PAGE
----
Baseball, hacking, and security

Corporate espionage is commonplace, even in baseball

navy baseball
Credit: Wikipedia

What is the probability of a baseball player hitting a home run? According to Wikipedia:

Mark McGwire possesses the MLB record [as of 2013] … with a career ratio of 10.61 at bats per home run

That’s 9.43%, at best. What are the chance your organization being hacked? For most of you, damn nearly 100%.

Oh no” you might grumble, “no one would bother hacking us, we’re just a small company doing <fill in your business>.” But consider today’s revelation that the employees of the St. Louis Cardinals baseball team hacked into the Houston Astros network and stole data on personnel, scouting records, and private team statistics. This points up that hacking is  easy and that most organizations’ networks aren’t set up to detect infiltration and defend their assets.

The New York Times pointed out:

The attack represents the first known case of corporate espionage in which a professional sports team has hacked the network of another team.

Sure, it’s the first known case but you can pretty much bet on the fact that it isn’t actually the first case because espionage has always been part and parcel of business. 

But in pre-Internet days, committing espionage required physical action; for example, someone would have to photocopy sensitive data or steal physical documents and then have to carry the paper out of a building. The physical constraints - people in the same location as the data, actual paper to transport - generally made large scale loss much less likely. Today, when anyone with barely moderate computer skills can remotely access an ostensibly private database and copy millions of records in a few seconds, things are very different.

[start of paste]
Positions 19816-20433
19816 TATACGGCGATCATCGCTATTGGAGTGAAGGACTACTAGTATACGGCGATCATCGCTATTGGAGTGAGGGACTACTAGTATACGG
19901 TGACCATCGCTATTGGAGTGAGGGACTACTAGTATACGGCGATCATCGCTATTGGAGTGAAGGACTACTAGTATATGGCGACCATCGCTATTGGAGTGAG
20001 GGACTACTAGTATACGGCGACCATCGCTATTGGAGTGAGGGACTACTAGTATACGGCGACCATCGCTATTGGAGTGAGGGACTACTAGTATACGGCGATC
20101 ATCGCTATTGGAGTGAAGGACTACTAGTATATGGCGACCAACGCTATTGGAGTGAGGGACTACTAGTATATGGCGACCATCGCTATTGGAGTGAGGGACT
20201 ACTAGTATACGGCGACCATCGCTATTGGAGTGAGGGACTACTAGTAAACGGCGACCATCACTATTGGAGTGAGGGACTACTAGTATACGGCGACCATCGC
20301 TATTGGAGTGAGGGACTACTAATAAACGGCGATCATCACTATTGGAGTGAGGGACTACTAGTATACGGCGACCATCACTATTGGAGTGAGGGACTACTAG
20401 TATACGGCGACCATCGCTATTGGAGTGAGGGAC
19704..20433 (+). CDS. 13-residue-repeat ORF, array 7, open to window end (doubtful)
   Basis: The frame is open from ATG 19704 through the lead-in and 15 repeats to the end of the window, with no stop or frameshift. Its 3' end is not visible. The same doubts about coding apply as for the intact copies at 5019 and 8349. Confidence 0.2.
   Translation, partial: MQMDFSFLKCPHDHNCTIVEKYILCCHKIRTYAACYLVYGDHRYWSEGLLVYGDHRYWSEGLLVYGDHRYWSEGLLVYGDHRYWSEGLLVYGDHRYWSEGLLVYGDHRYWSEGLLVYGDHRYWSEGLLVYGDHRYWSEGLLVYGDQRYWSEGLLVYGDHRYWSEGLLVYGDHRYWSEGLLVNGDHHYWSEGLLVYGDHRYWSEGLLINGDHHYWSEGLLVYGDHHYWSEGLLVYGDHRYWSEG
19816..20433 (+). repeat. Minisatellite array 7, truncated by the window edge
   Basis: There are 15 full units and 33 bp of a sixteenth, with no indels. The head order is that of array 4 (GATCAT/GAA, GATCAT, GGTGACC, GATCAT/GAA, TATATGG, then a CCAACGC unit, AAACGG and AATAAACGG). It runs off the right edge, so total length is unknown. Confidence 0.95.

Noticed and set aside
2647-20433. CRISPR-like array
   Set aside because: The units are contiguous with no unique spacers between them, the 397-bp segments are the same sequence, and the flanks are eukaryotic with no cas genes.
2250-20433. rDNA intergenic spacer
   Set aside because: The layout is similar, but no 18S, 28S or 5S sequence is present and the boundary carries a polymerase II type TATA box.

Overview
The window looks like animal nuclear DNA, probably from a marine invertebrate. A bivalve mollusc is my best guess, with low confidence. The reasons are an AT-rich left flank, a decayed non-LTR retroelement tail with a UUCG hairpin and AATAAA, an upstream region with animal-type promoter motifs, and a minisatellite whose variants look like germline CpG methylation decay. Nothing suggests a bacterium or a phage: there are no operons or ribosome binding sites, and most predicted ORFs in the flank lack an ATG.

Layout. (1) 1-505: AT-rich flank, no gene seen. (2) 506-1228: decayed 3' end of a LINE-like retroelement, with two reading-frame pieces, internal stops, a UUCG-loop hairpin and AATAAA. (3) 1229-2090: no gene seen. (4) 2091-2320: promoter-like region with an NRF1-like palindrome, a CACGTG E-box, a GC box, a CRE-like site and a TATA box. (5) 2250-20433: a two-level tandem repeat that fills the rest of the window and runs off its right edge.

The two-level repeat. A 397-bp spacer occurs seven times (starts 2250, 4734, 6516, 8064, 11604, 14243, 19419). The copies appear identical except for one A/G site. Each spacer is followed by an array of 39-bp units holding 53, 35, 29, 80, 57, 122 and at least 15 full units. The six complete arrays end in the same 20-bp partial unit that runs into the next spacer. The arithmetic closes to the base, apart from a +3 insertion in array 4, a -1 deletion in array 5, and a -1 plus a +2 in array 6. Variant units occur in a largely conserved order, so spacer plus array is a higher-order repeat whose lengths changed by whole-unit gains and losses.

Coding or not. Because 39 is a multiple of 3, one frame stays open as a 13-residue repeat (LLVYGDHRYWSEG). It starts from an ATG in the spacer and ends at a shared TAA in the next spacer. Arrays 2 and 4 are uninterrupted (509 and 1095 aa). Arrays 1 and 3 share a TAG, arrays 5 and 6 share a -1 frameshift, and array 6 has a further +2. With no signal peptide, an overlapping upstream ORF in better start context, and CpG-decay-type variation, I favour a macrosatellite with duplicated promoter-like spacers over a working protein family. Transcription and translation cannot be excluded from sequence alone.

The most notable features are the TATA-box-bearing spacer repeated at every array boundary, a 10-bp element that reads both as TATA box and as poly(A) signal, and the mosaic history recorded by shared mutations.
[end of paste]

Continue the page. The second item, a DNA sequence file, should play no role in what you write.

There are two things that make this new reality really dangerous. The first is complacency, the belief that you aren’t a target when, in fact, everyone is a target. The second is the willingness to sacrifice security and integrity for ease of use in the mistaken belief that productivity might suffer or people will be unhappy having to follow a more rigorous network access protocol.

We are in the Age of the Hacker whether we like it or not and unless we - by which I mean you - get our **** together and start getting serious about our (your) security hackers will be able to hit a home run every time.

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